Katherine Howe is graduate of Columbia and Boston University, she lives in Massachusetts and upstate New York with her family. She has participated as a consultant to the realization of the documentary The Real Witchcraft of Salem.
Howe was born and raised in Houston, Texas, where she graduated from the Kinkaid School. She earned her undergraduate degree in art history and philosophy at Columbia University. She began writing fiction while doing graduate work; she earned an MA in American and New England Studies at Boston University. She teaches at Cornell University. In 2016 she is a fellow at the Center for Advanced Study in the Behavioral Sciences at Stanford University, where she is finishing a novel set "among the corsairs of the Gulf Coast that imagines Texas’s role within the broader Caribbean diaspora. It is tentatively titled The Galvez Grand. It will build on archival research about patterns of trade and settlement on Galveston Island in the 1820s while engaging with the legacy of magical realist fiction in the American Southwest and in Mexico."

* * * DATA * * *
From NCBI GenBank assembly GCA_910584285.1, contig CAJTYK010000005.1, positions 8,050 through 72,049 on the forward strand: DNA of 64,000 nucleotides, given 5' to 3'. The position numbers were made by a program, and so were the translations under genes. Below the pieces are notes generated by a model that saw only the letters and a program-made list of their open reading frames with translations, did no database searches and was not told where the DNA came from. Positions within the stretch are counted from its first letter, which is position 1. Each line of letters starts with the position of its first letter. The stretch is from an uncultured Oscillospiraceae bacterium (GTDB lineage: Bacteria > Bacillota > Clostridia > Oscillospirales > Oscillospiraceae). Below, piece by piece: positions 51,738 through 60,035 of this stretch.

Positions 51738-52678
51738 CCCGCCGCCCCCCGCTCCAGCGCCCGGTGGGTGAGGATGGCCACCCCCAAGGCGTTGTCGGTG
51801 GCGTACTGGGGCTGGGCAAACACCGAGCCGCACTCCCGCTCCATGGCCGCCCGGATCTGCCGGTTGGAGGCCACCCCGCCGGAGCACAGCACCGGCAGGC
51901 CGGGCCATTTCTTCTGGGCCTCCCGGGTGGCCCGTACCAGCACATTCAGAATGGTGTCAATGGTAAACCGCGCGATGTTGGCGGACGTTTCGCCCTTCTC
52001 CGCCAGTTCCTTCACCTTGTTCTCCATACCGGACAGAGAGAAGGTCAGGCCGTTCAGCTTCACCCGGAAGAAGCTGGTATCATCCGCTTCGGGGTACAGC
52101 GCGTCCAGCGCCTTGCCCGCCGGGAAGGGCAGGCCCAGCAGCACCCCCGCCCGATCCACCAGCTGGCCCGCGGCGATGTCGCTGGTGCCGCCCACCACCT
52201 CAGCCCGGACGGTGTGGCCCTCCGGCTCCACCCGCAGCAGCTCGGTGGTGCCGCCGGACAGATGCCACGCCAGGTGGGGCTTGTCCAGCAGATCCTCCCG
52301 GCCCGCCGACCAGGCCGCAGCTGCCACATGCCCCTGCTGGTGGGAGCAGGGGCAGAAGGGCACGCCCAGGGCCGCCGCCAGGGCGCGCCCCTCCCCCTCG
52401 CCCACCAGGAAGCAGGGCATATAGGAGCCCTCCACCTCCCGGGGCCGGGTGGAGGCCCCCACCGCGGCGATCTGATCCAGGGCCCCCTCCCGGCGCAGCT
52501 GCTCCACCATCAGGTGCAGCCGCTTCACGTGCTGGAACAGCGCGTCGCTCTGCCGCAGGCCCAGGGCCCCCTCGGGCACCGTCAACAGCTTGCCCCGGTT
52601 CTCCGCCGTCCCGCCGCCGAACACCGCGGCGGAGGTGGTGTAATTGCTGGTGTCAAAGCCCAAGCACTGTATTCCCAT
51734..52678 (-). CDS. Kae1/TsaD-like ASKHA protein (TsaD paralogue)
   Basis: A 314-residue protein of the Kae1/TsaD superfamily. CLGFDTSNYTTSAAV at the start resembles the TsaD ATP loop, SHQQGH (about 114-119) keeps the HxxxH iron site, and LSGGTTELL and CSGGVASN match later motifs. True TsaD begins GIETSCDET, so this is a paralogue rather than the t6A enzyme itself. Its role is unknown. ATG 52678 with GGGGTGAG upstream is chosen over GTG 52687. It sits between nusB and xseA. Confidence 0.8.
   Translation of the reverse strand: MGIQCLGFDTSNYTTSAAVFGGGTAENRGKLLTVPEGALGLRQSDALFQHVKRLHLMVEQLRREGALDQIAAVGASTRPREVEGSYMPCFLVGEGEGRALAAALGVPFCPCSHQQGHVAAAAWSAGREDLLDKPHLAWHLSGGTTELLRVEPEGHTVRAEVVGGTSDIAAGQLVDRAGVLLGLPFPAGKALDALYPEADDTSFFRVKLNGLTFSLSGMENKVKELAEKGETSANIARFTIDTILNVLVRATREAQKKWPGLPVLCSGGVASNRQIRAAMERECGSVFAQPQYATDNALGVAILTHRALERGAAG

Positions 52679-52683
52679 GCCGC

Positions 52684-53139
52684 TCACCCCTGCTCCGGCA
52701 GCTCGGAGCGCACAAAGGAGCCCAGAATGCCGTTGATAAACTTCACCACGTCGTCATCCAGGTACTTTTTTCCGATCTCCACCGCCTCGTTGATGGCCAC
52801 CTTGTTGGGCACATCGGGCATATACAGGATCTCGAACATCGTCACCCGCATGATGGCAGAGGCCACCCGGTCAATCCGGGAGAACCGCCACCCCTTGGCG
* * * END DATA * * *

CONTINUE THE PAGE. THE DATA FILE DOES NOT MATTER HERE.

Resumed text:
Howe and her husband, the economic historian Louis Hyman (author of Debtor Nation), are core members of a group informally known as the "Springfield Street Table." This batch of Cambridge-area writers and scholars gather to play poker, while trading barbs and debating culture and ideas. The bestselling novelist Matthew Pearl, who also started writing fiction as a graduate student in English studies, is a core member of this group. He is sometimes credited with helping to launch Howe's literary career.
Howe's ancestors settled in Essex County, Massachusetts in the 1620s. She is related to both Elizabeth Proctor and Elizabeth Howe, women convicted of being witches during the Salem witch trials. Proctor was spared because she was pregnant at the time of her scheduled execution, and later among prisoners released. Howe was executed.
Selected bibliography Edit
- The Physick Book of Deliverance Dane (published 2009)
See Also Edit